1930 Chrysler

This 6 cylinder 1930 Chrysler Touring car was purchased prior to the September 17, 1930 robbery of the National Bank and Trust Company. Two 1930 Plymouths were also purchased at the same time but, were not liked by the officers because they only had 4 cylinder engines.

1930: Following the robbery of the National Bank & Trust Company on September 17, 1930, Chief Johnstone was replaced by Acting Chief Walter Anderson by order of Mayor Don Love. Chief Anderson wrote a summary of the department and refered to the 1930 cars as a 1930 Plymouth Coach 4 cylinder, 1930 Plymouth Touring 4 cylinder, and a 1930 Chrysler Touring 6 cylinder. The letter also lists a Model T truck, 1924 Dodge Roadster, 1926 Dodge Coupe, 1926 Ford Touring car, and 7 Harley Davidson motorcycles. Letter stated Harleys had been in use for about two years. It is believed the Henderson motorcycles were traded in for them in 1925.

  • Purchase cars #32, 44, 56: $2,354.00
  • Feed and care for horse $389.25
  • Truck attachment for motorcycle $100.00

1931: Chief Anderson reorganization also included $1,379.26 for guns and ammunition with the purchase of two Thompson machine guns. The cars purchased were two 1930 Ford Model A's (purchased January 4, 1931) and a 1930 Buick Touring car. The Buick had steel plates installed around the radiator, interior panels, and front tires. Bullet proof glass was installed in the windshield and side wings. This armored car was in direct response to the police being criticized as ineffective against the bank robbers in 1930. Henderson ends production of motorcycles. With the exception of the very early purchases of Indian and Henderson motorcycles, Harley Davidson would be the choice of LPD until 1982 when Kawasaki motorcycles were used.

  • Purchase cars #61, 64, 100: $3,265.00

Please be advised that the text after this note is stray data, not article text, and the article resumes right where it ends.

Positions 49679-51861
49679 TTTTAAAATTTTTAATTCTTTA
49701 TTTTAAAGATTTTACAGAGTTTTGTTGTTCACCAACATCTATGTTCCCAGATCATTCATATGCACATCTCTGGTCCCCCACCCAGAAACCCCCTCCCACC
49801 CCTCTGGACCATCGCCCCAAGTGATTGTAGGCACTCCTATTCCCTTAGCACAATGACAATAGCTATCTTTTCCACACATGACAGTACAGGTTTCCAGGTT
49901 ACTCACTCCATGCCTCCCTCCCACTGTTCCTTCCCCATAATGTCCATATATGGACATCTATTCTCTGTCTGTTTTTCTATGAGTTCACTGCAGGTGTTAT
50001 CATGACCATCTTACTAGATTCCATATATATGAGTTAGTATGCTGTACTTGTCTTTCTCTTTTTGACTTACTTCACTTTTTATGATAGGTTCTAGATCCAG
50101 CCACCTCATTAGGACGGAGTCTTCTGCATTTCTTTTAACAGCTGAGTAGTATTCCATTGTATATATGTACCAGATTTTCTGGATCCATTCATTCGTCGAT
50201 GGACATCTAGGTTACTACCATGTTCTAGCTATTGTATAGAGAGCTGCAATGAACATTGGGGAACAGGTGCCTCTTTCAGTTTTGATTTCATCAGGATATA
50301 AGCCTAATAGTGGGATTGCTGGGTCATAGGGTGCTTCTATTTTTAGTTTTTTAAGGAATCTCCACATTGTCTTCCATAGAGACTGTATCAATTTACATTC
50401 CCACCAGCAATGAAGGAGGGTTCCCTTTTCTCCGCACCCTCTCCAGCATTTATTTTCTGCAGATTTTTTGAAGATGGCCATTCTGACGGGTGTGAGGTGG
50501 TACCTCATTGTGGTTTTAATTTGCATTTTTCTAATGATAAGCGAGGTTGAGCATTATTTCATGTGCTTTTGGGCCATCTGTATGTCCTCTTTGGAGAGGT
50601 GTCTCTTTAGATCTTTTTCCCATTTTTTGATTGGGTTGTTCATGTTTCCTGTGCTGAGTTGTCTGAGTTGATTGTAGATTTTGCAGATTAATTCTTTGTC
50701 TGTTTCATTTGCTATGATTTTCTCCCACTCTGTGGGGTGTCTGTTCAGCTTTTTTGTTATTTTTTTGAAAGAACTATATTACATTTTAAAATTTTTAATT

• New motorcycles $1,289.00 (4 of the 7 Harley Davidsons were traded in)

1932: Ford ends production of the Model A. The new Municipal Building at 10th and Q is completed.

  • Purchase cars #7, 91: $1,450.00
  • Purchase motorcycles and side cars $1,276.63
  • Construction of police range $1,441.79
  • Build / purchase garage building at 9th and Q. $3,918.06

1933: Mayor Fenton Fleming removes Chief Anderson and appoints William Condit as the new Chief of Police. The new radio communication system is finally installed in a few select vehicles. Car units can only receive information. No vehicle purchases listed in the Annual Report.

1934: A photo of Cruiser #23 found to be a 1933 Ford assigned to the Accident Investigation Squad. Cruiser #87 is also a 1933 Ford and was photographed after the April 2, 1934, pursuit by Officer Frank Robbins and Officer Volcott Condit of a suspicious vehicle. It was later determined that the three occupants inside the suspect vehicle had robbed a bank in Oklahoma. Officer Condit was the Chief's son. The photo of Cruiser #87 shows broken glass and bullet holes near the windshield. Purchase cars #22, 32, 61, 64, 87, 137: $3,395.00.

1935: Walter Anderson is reinstated as Chief of Police. New motorcycle purchased: $724.00.

1936: New motorcycle #4: $194.50. New cars purchased #39, 105: $1,880.00.

1937: New motorcycles #5, 6, 7: $1,670.60. New cars purchased #34, 110, 157: $1,776.25.

1938: No vehicle purchases listed in the Annual Report.

1939: New autos and truck: $2,827.00.

Ford Model A

Ford Model A

1933 Ford

1933 Ford


New 1933 Fords purchased by LPD. The top photo shows Vehicle 87 which was used in a pursuit on April 2, 1934. Broken glass on the running board is from shots fired at and striking the windshield. Lower photo shows Vehicle 23 which was used by the accident investigation squad.The 1934 Department personnel roster shows 1 Brake/Light Officer and 1 Plainclothesman / Photographer.